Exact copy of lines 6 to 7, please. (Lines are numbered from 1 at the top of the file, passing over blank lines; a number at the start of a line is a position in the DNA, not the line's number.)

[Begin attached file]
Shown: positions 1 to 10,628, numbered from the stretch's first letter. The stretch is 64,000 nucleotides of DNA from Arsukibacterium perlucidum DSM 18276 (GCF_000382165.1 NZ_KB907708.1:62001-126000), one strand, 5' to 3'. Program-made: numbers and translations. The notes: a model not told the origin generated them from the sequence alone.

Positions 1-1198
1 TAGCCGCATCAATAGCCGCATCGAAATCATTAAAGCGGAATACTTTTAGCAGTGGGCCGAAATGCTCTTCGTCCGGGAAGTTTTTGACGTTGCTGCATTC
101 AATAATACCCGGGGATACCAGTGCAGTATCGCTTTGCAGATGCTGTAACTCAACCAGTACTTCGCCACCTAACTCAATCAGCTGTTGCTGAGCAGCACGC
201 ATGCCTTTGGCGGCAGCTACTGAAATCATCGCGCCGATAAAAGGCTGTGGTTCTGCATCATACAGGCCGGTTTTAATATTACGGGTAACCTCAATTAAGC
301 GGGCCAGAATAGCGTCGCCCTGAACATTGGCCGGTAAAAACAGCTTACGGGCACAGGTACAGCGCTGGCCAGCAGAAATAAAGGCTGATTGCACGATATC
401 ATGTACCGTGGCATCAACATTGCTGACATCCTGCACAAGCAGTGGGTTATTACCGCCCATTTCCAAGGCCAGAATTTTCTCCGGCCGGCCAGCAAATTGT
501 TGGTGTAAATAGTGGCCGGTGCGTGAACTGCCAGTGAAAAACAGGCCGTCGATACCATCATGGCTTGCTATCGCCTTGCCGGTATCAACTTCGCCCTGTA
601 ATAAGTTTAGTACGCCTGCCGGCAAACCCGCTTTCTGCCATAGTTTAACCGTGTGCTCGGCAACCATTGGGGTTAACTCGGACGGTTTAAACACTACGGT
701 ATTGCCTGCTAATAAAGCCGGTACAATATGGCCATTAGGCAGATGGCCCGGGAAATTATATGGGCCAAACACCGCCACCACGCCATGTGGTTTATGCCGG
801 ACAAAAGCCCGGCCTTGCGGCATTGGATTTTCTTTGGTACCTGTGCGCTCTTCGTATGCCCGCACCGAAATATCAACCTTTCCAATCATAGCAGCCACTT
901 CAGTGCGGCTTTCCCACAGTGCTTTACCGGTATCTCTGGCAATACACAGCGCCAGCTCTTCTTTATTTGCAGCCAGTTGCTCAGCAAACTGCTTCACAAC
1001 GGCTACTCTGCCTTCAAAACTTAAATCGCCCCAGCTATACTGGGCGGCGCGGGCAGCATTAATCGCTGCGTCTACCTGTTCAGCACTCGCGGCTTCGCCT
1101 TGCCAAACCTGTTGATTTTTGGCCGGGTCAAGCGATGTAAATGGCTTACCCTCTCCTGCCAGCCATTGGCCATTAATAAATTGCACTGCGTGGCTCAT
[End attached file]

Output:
301 GGGCCAGAATAGCGTCGCCCTGAACATTGGCCGGTAAAAACAGCTTACGGGCACAGGTACAGCGCTGGCCAGCAGAAATAAAGGCTGATTGCACGATATC
401 ATGTACCGTGGCATCAACATTGCTGACATCCTGCACAAGCAGTGGGTTATTACCGCCCATTTCCAAGGCCAGAATTTTCTCCGGCCGGCCAGCAAATTGT